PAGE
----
Some German airmen achieved impressive numbers of kills, but it was not reflected by actions of all Jagdwaffe, and in the result balance was on Allied side.
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  #44  
Old 17th April 2007, 02:39
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Re: Luftwaffe shared victories (was: Hartmann ....352 victories or 80?)

I'm inclined to agree with Franek and Nick on separate points.

First, attaining a high victory total for a good pilot was a function of two forces - first and most important was opportunity. No air force had the 'opportunities' like the Luftwaffe who were most often encountering Allied a/c on nearly every mission if they chose to do so...

Second, 'luck' was a huge factor in surviving (I'm assuming skill or most likely they wouldn't be 'experten'). In the West a B-17 or B-24 gunner might have your number and all the skill in the world doesn't help.. and if you get to do this every day sooner or later bad things happen.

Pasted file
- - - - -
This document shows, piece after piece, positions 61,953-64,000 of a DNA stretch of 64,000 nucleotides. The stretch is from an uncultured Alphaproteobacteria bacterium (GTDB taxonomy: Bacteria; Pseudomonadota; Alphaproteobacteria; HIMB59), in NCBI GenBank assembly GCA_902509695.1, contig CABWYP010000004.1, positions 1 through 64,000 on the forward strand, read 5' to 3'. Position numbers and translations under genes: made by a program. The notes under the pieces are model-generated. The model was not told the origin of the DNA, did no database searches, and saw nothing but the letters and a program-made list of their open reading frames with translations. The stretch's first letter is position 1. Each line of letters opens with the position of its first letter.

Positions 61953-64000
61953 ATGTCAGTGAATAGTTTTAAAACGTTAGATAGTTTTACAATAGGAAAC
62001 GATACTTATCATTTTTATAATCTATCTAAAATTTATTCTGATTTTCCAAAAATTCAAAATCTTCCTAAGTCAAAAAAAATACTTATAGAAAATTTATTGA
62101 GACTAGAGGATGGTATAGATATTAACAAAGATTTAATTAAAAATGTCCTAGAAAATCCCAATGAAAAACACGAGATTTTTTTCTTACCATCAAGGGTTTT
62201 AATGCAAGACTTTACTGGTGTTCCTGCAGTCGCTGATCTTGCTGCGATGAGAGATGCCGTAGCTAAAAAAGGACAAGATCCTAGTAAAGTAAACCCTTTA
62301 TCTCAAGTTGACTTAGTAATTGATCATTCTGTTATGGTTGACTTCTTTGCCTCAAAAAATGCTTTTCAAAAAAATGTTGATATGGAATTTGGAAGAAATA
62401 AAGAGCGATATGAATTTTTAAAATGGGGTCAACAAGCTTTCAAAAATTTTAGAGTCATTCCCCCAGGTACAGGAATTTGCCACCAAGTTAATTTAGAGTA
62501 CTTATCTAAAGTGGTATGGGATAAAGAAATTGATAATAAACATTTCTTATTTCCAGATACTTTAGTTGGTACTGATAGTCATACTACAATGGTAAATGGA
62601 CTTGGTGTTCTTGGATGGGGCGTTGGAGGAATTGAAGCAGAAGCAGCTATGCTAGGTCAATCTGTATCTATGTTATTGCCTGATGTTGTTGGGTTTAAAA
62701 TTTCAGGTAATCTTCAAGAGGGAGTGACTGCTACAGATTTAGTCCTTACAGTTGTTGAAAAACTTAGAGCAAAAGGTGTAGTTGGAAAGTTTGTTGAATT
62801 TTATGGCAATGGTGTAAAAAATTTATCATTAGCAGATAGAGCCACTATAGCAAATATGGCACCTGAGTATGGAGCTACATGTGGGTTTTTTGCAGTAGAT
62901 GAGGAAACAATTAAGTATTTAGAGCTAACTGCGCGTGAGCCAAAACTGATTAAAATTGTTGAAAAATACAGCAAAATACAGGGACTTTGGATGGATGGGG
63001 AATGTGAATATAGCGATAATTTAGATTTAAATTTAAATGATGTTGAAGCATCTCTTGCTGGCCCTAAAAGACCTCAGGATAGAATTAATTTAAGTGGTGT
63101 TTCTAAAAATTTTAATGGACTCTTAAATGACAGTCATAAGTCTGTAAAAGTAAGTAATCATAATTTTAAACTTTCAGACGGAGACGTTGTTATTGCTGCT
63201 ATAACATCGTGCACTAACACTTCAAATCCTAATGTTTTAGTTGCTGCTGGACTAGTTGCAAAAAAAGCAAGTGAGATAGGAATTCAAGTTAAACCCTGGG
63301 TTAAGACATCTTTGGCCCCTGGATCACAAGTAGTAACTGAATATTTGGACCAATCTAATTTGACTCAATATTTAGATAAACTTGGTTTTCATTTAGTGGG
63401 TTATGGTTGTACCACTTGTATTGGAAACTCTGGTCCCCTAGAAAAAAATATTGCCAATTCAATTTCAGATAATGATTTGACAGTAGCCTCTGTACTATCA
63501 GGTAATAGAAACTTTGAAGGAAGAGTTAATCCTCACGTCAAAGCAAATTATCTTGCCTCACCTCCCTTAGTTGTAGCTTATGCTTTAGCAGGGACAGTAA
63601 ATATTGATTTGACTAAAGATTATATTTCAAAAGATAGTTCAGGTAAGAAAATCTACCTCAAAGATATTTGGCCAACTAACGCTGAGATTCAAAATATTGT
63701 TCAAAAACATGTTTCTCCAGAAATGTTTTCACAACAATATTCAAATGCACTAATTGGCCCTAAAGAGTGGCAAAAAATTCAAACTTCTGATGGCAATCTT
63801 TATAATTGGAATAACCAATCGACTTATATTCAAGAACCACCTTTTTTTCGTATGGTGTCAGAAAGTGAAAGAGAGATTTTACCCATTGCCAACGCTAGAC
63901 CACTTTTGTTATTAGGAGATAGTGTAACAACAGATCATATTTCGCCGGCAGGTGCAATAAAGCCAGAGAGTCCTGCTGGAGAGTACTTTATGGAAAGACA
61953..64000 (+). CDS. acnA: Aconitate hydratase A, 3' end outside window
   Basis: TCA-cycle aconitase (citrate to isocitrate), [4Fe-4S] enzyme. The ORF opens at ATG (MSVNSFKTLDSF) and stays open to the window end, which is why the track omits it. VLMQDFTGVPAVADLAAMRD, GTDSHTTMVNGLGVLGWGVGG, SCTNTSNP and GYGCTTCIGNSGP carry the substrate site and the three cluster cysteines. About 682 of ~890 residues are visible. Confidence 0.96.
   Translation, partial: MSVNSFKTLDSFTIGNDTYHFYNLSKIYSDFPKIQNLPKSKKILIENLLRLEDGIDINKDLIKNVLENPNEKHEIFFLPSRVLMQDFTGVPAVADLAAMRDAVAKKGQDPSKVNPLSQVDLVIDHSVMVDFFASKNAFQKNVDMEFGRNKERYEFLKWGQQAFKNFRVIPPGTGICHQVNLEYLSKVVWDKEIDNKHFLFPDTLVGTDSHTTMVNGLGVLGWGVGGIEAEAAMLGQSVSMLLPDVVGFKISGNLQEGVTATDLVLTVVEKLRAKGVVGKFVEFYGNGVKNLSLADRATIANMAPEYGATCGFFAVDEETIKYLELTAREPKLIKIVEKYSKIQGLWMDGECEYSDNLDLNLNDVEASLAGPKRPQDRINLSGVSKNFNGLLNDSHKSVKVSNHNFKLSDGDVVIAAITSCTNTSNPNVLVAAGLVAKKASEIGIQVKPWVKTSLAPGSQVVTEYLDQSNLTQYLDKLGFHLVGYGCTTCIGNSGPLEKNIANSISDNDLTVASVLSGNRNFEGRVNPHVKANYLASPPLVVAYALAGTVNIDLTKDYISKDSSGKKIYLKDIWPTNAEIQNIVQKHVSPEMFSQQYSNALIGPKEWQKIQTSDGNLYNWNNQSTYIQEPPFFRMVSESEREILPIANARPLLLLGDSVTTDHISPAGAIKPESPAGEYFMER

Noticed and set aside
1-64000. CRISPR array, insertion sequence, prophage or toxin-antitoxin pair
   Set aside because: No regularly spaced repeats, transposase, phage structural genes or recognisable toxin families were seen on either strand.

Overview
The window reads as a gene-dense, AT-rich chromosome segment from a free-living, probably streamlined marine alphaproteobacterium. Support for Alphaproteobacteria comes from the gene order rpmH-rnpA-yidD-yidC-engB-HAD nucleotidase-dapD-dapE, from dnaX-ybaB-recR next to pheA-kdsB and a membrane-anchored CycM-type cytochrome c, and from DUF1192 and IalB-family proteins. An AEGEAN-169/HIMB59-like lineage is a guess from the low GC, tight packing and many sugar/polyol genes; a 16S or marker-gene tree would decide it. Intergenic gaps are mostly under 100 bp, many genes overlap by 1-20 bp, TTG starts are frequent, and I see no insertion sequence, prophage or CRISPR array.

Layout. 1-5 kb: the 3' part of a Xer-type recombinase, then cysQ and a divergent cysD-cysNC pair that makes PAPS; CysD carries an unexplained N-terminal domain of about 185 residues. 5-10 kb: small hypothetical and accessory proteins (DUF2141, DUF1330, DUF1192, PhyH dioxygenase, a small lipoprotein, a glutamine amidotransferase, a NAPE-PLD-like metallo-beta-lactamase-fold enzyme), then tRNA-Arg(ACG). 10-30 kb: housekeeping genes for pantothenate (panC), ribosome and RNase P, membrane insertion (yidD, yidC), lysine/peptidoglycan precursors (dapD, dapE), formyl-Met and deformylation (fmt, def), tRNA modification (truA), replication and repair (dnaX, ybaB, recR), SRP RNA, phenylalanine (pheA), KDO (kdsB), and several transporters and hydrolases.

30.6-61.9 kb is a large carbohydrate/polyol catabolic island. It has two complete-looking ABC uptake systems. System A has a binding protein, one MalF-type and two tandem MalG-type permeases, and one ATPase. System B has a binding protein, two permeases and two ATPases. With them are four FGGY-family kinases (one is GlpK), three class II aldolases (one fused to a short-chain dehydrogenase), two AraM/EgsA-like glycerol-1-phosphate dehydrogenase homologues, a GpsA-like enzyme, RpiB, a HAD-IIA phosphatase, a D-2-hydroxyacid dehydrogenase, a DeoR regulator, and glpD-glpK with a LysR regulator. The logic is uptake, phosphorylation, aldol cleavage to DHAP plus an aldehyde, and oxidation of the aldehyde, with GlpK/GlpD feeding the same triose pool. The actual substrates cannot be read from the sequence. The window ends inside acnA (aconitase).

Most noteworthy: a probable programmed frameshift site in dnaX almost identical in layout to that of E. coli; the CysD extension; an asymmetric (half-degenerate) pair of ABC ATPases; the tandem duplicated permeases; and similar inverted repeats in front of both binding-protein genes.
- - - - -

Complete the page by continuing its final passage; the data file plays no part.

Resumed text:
I don't really have proof but I suspect a high percentage of Luftwaffe aces were shot down by average US (or Brit, or Pole or Russian) fighter pilots who happened to catch the very good German pilot unaware of his presence or were simply run to ground by a flight of Mustangs which outperformed their own fighters.

My father shot down 7 in his first 35 missions and never encountered another German fighter in the air for the remainder of his 70 missions. Many, many US aces including Chuck Yeager had exactly the same experiences.. contrast that with the German pilot who flew and basically fought every day until killed or wounded - whereas US pilots rotated home and trained more US pilots after a 300 hour tour.

Johnny Johnson and a great number of British aces basically missed out in the great air battles of Feb 1944-May 1944 because they didn't have the range in the Spit or Tempest or didn't have the mission with their own Mustangs.. and that was a time when approximately 3000 German fighters were shot down.